KORG miniKORG 700FS
The miniKORG 700 was KORG’s first mass-produced monophonic synthesizer released in 1973 at a time when the form of synthesizers as musical instruments had not been fully established. After a lot of experimentation the miniKORG 700 arrived bringing the world of synthesizers to a wide group of users by offering simple operations that could producing extreme changes in sound, and was championed by a strong base of admiring musicians.
The miniKORG 700FS is an authentic revival of the miniKORG 700S, (an improved version of the miniKORG 700) that was released the following year. The revised miniKORG 700FS offers added functionality such as an arpeggiator, spring reverb and aftertouch. The miniKORG 700FS is a fully-realized analog synthesizer that was developed in conjunction with the original designer, Fumio Mieda.
(Note: To avoid confusion in the following text, both the original miniKORG 700 and the miniKORG 700S are listed as “miniKORG 700” for the most part.)
The real beauty and awesomeness of the sounds produced by the miniKORG 700 could not be realized through analog modeling technology that uses computational integrated circuitry such as DSPs and other devices to model analog circuitry. And although KORG continues to produce analog synthesizers such as the prologue, the minilogue and many others, we recognize that these instruments owe their existence to the miniKORG 700.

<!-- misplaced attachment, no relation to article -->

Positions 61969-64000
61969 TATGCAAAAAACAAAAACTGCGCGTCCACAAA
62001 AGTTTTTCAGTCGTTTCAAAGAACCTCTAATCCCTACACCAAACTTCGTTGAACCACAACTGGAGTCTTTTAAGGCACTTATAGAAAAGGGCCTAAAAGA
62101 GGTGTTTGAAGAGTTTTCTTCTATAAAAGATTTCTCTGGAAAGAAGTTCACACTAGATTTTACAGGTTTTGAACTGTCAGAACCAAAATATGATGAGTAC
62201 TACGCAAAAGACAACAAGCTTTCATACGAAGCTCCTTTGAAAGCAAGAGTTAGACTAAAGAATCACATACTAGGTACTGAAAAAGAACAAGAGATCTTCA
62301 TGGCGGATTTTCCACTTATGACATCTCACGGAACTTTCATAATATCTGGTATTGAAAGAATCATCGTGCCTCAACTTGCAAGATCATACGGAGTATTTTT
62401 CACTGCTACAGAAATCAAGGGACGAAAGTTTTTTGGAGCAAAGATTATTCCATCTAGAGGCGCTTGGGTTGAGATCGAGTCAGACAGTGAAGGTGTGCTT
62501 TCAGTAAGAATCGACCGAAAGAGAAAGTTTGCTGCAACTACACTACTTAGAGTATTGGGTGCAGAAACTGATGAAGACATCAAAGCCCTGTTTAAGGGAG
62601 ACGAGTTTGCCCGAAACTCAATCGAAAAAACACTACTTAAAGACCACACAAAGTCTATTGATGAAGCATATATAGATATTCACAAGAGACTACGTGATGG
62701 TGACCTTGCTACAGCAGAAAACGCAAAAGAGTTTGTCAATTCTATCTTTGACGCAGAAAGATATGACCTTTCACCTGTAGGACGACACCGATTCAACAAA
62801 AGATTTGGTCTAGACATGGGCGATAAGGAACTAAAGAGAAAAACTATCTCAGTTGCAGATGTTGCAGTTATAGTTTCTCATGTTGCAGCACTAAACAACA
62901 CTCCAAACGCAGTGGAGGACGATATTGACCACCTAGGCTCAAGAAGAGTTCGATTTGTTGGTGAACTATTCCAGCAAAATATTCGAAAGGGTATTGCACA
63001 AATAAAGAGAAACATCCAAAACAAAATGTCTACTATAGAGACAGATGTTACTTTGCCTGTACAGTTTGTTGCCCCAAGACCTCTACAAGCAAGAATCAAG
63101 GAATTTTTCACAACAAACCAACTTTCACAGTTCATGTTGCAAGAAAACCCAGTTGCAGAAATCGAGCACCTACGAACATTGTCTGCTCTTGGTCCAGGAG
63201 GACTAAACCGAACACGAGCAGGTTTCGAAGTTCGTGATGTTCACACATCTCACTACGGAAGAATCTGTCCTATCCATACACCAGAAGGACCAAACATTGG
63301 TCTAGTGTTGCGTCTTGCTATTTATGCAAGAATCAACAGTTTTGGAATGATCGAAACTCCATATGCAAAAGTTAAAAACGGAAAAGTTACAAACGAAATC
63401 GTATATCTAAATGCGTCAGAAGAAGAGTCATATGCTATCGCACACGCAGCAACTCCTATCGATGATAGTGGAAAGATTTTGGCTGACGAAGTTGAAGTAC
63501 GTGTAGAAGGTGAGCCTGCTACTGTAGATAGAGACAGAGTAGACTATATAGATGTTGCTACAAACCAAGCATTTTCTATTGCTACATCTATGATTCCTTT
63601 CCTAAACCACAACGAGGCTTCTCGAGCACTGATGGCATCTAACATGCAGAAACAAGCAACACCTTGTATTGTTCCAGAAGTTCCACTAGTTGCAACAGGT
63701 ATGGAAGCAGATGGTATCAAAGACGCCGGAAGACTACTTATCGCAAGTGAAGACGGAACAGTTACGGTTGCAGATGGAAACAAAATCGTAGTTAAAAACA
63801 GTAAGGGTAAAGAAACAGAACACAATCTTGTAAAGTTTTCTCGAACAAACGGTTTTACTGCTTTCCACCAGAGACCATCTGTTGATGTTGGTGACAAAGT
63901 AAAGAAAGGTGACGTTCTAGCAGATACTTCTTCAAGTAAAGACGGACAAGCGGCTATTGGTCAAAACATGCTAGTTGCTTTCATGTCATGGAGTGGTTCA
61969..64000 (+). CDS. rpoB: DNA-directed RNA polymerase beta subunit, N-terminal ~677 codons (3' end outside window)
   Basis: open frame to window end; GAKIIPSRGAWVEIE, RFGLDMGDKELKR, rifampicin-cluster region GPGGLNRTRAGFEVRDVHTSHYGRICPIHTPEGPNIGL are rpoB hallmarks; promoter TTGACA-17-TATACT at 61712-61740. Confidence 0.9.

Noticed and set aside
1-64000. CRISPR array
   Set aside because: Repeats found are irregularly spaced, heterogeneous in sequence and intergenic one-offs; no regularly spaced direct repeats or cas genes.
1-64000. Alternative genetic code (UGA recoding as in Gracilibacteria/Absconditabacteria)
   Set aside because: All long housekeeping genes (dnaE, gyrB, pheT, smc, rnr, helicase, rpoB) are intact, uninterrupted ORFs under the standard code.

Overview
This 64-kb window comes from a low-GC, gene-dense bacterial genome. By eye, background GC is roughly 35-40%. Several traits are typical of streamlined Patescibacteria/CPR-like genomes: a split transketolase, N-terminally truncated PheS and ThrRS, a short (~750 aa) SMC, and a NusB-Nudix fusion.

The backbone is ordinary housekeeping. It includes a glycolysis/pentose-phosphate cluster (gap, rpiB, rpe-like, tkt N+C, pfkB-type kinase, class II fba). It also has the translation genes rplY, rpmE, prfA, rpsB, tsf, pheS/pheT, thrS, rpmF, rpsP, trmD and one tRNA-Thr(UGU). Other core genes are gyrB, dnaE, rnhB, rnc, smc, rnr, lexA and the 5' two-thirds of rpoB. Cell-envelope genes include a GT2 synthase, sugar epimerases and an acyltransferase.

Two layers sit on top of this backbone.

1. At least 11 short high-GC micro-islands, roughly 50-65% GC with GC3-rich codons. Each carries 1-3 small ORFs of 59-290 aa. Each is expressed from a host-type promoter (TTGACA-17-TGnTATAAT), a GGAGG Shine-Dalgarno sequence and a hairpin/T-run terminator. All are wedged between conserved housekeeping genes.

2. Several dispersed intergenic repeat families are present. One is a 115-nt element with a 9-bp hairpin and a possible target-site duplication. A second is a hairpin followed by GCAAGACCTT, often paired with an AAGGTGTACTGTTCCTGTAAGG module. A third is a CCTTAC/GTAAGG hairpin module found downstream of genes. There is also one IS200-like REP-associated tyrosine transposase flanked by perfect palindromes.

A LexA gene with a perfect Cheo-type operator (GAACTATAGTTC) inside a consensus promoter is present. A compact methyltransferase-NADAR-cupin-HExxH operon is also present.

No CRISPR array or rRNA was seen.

While theoretical know how is important when designing analog circuitry, deep experience is also required to understand what the results will actually be once the circuitry is completed. Ten years have passed since the monotron, a next-generation analog product from 2010 was developed by young KORG engineers and analog enthusiasts. It took some time for the full vision of these engineers to be explored and delivered but at last we’ve finally arrived – at the start.
Our wish is for customers to experience the beauty and awesomeness of the authentic analog sound through the miniKORG 700FS designed by the KORG analog engineers under the supervision of Fumio Mieda, who designed the original circuitry, ensuring that the elements that go beyond the circuit schematics would be faithfully represented.